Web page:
China in a fix over Taiwan


Talk of non-alignment and independence is all very well, but no nation is an island. Both China’s Vietnam and India border wars were short because it new greater powers were watching. In 1979, Vietnam had the support of the Soviet Union. In 1962, India’s had the U.S … writes Humphrey Hawksley

The tale I am about to tell begins in Taiwan in 1958, moves to India in 1962, then to Vietnam in 1979.  It provides lessons about long-ago conflicts that need fixing now and false historical mindsets, particularly in India, that need revising.

In the summer of 1958, Chinese artillery pounded the Taiwanese-controlled island of Kinmen only a few miles from the mainland.  Almost ten years after Mao Tse-tung’s communist forces declared victory, the nationalist government still held Taiwan and its outlying islands.  

The U.S. viewed Taiwan, as it did Vietnam and the Korean Peninsula, as a red line in the expansion of global communism. Fearing a full-scale invasion, America drew up plans for a nuclear strike should China try to take even Kinmen island. Targets would be military bases around the eastern city of Xiamen using bombs with similar explosive force as those that struck Hiroshima. They would be delivered by B-47 bombers.

At the time, the Sino-Soviet pact was strong. Soviet president Nikita Khrushchev got wind of the plan and sent a message to U.S. President Dwight Eisenhower warning bluntly that an attack on China would be considered an attack on the Soviet Union.  With Hiroshima and Nagasaki fresh in everyone’s minds, all sides backed down.

But four years later. having failed in Taiwan, Mao Tse-tung wanted to teach India a lesson for supporting the Dalai Lama over Tibet, and ordered an invasion across the Sino-Indian Himalayan border. 

The Chinese military outclassed India and took the town of Tawang in Arunchal Pradesh. The prevailing view today is that India lost this war badly, and the concept of defeat has embedded itself into the national psyche. But missing from that much of the narrative is that China timed its incursion precisely to coincide with the much higher profile Cuban missile crisis.  The operation began on October 20th 1962, the day President John Kennedy announced the blockade against Soviet ships heading for Cuba.  China withdrew on November 21st the day after the Cuban blockade ended.

Although focused on Cuba, the U.S. offered unwavering support to India. Military advisers, weapons and other supplies were flown to Indian air bases. Warplanes based in the Philippines were readied for strike. The Sino-Soviet pact was substantively weakened and, unlike four years earlier, China received no comparative support from Moscow.

“We were in an impossible position,” retired general Xu Guangyu told me in Beijing. He was then with the Chemical Defense Research Institute, tasked with protecting China against weapons of mass destruction. “China had no nuclear weapons. We had no idea how to protect our people from a nuclear attack. Over Taiwan and then India we were sure the Americans would strike. We had no choice but to pull back.”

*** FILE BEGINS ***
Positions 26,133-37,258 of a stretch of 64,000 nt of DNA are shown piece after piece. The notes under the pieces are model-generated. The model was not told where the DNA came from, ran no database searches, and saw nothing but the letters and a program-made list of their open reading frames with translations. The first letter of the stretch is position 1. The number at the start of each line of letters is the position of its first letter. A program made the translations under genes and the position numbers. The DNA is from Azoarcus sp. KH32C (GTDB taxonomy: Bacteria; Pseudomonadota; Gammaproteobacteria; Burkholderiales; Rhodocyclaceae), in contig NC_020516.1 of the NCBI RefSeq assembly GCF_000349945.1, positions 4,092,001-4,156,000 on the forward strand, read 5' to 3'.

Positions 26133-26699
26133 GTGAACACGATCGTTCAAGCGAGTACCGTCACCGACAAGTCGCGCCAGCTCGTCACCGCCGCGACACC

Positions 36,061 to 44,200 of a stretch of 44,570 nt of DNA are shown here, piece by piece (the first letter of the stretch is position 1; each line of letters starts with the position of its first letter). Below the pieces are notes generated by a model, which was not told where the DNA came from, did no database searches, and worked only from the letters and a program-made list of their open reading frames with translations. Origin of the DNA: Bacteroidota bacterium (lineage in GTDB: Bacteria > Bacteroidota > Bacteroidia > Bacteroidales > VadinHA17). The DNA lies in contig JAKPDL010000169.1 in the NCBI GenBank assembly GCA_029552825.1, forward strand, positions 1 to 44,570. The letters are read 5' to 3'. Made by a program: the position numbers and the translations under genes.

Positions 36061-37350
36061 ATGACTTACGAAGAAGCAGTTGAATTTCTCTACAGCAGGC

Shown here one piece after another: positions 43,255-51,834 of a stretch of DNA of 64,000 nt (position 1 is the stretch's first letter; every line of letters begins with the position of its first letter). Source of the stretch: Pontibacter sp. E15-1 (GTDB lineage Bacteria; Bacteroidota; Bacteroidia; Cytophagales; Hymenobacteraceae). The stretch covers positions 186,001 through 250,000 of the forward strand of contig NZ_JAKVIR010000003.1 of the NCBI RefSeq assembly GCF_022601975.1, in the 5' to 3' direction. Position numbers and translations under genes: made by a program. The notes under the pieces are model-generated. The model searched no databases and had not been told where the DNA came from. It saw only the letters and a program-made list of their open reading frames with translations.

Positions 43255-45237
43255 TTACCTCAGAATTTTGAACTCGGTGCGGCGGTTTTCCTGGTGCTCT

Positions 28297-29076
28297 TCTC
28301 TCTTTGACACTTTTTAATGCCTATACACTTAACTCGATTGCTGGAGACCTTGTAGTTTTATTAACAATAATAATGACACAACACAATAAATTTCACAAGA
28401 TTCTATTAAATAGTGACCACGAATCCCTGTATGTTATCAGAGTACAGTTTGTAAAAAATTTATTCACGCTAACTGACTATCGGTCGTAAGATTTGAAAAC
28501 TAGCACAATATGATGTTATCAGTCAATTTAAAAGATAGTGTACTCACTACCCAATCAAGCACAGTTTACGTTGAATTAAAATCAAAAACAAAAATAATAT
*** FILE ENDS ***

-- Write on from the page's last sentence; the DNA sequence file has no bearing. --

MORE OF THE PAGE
There are two strands to this story.

The first is India’s mindset. The perceived defeat in 1962 continues to weigh heavily on the nation’s strategic view and how it sees its global presence.

Yet, the battlefield is only one element of winning and losing wars. Power projection involves much more, as we have seen with America which continues to forge on, despite its losses in Vietnam and Afghanistan.

China might have claimed victory on the border, but because of India’s alliance with the U.S., it ran away, even surrendering the main city it had captured.

There was a near-parallel border war in 1979, when China invaded for overthrowing the Beijing-backed Khmer Rouge regime in Cambodia. That conflict lasted a month from February 17th to March 16th , a similar length of time as in India. Like with Tawang, China took the northern Vietnamese city of Lan Son, then withdrew.

But the Vietnamese have constructed a different narrative to that of India’s. Through its prism, battle-hardened Vietnamese troops put up a much tougher fight than Beijing had anticipated and gave the Chinese a very bloody nose.

While Vietnam proudly shows off that it has beaten three permanent members of the U.N. Security Council, France, America and China, on the battlefield. India still believes it lost against China in 1962.

To take another example from further afield, Britain’s catastrophic military, intelligence and political defeat by Nazi Germany at Dunkirk in 1940 has become a banner-waving legend of the nation’s plucky character and bravery in the face of adversity. 

Picture by Simon Dawson/No 10 Downing Street

The second strand concerns alliances. Talk of non-alignment and independence is all very well, but no nation is an island. Both China’s Vietnam and India border wars were short because it new greater powers were watching. In 1979, Vietnam had the support of the Soviet Union. In 1962, India’s had the U.S. 

This is not the place to discuss the pros and cons of India’s various alliances except to say, like Britain and Vietnam, it should think hard about how it tells the story about itself, its values, its courage and the spirit of its people – and which friend would have its back when the chips are down.

Humphrey Hawksley is a former Asia Correspondent and BBC Beijing Bureau Chief. His latest book is Asian Waters: The Struggle for the Indo-Pacific and the Challenge to American Power.

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